I have had a hot tub for the past 25 years. Not the same one of course as the original one collapsed as I was moving it to a different site. This forced me to buy a new one which I have had since 2002. I find hot tubs to be very soothing and relaxing after either working hard at something in the yard or ponds or after covering several miles on a hike. Tends to help the old aches and pains in muscles that I never knew I had.
One day a couple of weeks ago, the pump in the hot tub developed a real screeching sound so it didn’t take an Albert Einstein to figure out that the bearings had gone and either needed a repair job or at the worst, a new pump. Previously, on any hot tub work, I have always contacted a couple of gentlemen who made a living by repairing hot tubs but neither of them did that sort of work anymore. I am not surprised as it is not easy working on these things as it requires having to kneel down and stick your head under the rim of the tub in a very limited space enclosure which made it extremely difficult to perform the work. I thought about for a bit and decided that there was nothing magic about this particular job and that apart from the difficulties of getting at it, the work should not be beyond anything that I could do. So, off came the cover panel, on went my knee pads along with a cushion to kneel on and I went to work. It turns out, that apart from the location and the difficulties that created, the work to remove the pump was comparatively easy. I took the pump to an Electrical repair shop here in Austin only for them to contact me a few days later to tell me that it was beyond repair and that I needed to purchase a new pump and no, “They did not deal in Spa pumps”.
In this modern day and age of the internet, I got on line and located a couple of Spa repair/suppliers and found just the right pump for a little over $200.00 with no shipping costs so I went ahead and ordered it. A week or so later, it was delivered to my garage door and I went back to work on re-installing the new pump. As with anything that you haven’t got a clue in what you are doing, there are right ways and wrong ways to do those things. I probably chose the wrong way and even when I reversed myself, it was still the wrong way. Actually, apart from the difficulties made by the location, reinstalling the pump went very smoothly. I had not shut one of the valves properly and had to refill the tub before I could test it out which took about 20 or so minutes. Then came the moment of truth as I switched on the power and lo and behold the pump started to spin very quietly with no screeching. I adjusted the thermostat to 102 degrees and then waited for the hot tub to warm up which would take several hours.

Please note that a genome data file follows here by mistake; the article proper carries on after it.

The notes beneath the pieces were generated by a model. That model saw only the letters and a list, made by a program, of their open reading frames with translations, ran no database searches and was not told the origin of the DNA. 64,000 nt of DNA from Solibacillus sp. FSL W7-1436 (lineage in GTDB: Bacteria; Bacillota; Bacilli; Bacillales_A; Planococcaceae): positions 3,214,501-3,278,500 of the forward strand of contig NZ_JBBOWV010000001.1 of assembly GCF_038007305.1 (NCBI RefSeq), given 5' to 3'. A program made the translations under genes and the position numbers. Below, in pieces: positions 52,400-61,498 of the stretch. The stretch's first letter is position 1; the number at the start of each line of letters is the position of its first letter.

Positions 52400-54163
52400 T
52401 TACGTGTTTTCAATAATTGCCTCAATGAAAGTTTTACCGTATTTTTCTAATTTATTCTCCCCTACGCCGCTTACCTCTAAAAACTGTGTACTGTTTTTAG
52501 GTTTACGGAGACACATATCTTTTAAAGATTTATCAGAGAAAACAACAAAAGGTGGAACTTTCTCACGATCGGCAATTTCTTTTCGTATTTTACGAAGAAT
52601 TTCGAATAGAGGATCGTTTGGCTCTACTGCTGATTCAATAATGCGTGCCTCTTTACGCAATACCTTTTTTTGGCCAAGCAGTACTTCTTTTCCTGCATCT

The pump is a 2 speed and when the heater is on, it runs at low speed. The high speed is for someone who is using the tub to help provide the therapeutic movement of the water. It is also programed to turn on the high speed blowers for about a minute once every 12 hours to purge the system of air. Did I mention that even a hot tub has a motherboard in it that tells it when to go through the various cycles? Ah, the miracles of modern science.
Turns out, that even though I rewired the motor exactly the same as the one I took out, the new one is just a little different and the low and high speeds are reversed. Instead of the motor coming on to bring the water back up to the chosen temperature, which only happens at low speed, the pump kicked in on the high speed cycle. I went back online and looked at the specs and there is a statement that says, “If the high speed comes on first reverse the white and green wire” or something like that. Trouble is, you can only find that out by hooking everything up and running it to make sure it was correct.
Today, 2 weeks after completing the first motor change out, I am back under the tub again getting ready to reverse the wires. The weather here in Texas has not been kind in terms of me getting out to work on this little project. It has rained for more than a week and this project wasn’t that pressing but today, the sun came out and I decided that I had waited long enough.
Although the main gist of the job was to reverse two wires, unfortunately, I had to retrace my steps almost exactly to get at the wiring meaning a complete removal of the pump. This time though, I had a much better idea of what I was doing and I had it all done, the hot tub filled with water and back running again in about an hour.
Can’t wait to get back in it again and soak my tired muscles and aching back. It will take about 6 hours to properly warm up to 102 degrees. I don’t mind waiting….
Post Script. Just to report that reversing the wires did the trick. Everything is working just fine…